Readers – especially those with an interest in the history of prisons – might be interested to read this account of a visit to York in 1888 by my Great Aunt, Mabel Scott.
She kept a diary between 1887 and – though eventually rather fitfully – well into the Great War. After her death it was given to her brother Norman, a Norfolk clergyman, and on his death in 1955 it was found by his nephew, my own father Martin Scott who died in 2002.
I realise that reading other people’s family history can be about as exciting as clearing out their garden sheds in the rain, but bear with me. The extract below is fascinating.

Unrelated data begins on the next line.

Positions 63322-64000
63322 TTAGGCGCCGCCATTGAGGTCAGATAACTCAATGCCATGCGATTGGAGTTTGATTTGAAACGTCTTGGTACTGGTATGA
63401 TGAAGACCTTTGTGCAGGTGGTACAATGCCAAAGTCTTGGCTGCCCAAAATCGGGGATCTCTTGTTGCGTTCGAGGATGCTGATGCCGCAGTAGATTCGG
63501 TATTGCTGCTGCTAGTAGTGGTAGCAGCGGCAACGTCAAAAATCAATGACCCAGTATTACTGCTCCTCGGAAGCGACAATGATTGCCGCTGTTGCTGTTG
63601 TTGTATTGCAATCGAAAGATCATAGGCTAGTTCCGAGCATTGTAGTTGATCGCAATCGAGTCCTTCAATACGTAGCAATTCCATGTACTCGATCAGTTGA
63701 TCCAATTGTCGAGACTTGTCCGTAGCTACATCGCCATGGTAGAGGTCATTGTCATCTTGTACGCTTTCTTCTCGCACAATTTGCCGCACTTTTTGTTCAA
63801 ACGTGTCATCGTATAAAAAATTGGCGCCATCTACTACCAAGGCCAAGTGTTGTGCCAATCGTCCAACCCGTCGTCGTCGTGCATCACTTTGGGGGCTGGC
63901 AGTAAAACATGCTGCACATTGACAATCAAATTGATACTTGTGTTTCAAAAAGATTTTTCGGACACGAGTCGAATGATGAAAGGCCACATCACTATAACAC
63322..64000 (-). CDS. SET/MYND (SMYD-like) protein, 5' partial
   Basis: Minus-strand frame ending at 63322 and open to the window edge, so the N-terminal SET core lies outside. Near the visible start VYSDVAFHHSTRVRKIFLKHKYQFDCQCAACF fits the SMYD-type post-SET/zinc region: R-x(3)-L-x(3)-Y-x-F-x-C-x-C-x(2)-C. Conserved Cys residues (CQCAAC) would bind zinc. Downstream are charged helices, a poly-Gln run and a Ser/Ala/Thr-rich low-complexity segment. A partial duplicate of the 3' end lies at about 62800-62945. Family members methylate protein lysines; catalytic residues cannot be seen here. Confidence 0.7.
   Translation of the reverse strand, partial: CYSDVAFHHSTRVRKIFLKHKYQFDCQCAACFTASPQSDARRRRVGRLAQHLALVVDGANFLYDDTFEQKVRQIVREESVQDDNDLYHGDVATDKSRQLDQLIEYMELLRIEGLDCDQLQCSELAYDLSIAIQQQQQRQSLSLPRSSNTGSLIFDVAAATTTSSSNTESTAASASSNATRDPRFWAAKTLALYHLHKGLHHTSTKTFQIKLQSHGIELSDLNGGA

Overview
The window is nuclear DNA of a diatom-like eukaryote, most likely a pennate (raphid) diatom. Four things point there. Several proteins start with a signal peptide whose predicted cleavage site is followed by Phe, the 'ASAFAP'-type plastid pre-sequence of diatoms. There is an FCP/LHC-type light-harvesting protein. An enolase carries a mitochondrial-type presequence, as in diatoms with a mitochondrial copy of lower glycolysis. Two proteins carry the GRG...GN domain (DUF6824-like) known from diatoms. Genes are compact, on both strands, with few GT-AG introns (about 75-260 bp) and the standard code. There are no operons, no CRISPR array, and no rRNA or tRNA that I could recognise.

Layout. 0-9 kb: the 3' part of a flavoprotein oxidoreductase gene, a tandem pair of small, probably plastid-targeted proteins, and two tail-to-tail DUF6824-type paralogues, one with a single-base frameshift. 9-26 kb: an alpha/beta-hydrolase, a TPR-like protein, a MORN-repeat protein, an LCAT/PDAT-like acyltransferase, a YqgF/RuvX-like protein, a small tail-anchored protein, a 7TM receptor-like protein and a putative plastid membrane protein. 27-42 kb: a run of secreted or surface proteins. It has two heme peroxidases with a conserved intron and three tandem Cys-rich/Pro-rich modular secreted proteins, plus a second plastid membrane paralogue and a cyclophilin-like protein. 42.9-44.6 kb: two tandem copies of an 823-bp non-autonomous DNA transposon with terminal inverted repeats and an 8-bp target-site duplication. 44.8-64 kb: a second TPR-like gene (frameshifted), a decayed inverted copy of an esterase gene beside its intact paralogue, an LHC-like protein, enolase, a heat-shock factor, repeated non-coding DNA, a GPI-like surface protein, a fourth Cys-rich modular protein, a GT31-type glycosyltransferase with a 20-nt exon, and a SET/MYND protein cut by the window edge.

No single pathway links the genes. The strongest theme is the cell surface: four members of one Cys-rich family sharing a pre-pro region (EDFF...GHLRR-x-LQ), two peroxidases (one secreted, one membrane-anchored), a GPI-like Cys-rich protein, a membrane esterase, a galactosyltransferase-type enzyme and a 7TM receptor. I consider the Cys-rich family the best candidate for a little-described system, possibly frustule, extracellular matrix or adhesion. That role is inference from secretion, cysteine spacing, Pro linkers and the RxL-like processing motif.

If you actually are interested in knowing more about Mabel and her family – then my father wrote a short introduction to the diaries which I have reproduced below.
For the moment all you need to know is that in the autumn of 1888 Mabel – then a seventeen year old girl – and her family decided to stay in York for a fortnight. Her descriptions of the nineteenth century city are interesting enough if you know York (as I do), but they come alive with her visit to York Prison. Continue reading “A visit to York Prison in November 1888”